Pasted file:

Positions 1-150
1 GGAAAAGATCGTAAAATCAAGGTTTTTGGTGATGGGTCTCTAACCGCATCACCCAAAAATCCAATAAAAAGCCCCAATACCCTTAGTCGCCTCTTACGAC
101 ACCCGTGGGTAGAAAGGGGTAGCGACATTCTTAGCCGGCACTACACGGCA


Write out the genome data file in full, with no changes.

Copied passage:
Positions 1-150
1 GGAAAAGATCGTAAAATCAAGGTTTTTGGTGATGGGTCTCTAACCGCATCACCCAAAAATCCAATAAAAAGCCCCAATACCCTTAGTCGCCTCTTACGAC
101 ACCCGTGGGTAGAAAGGGGTAGCGACATTCTTAGCCGGCACTACACGGCA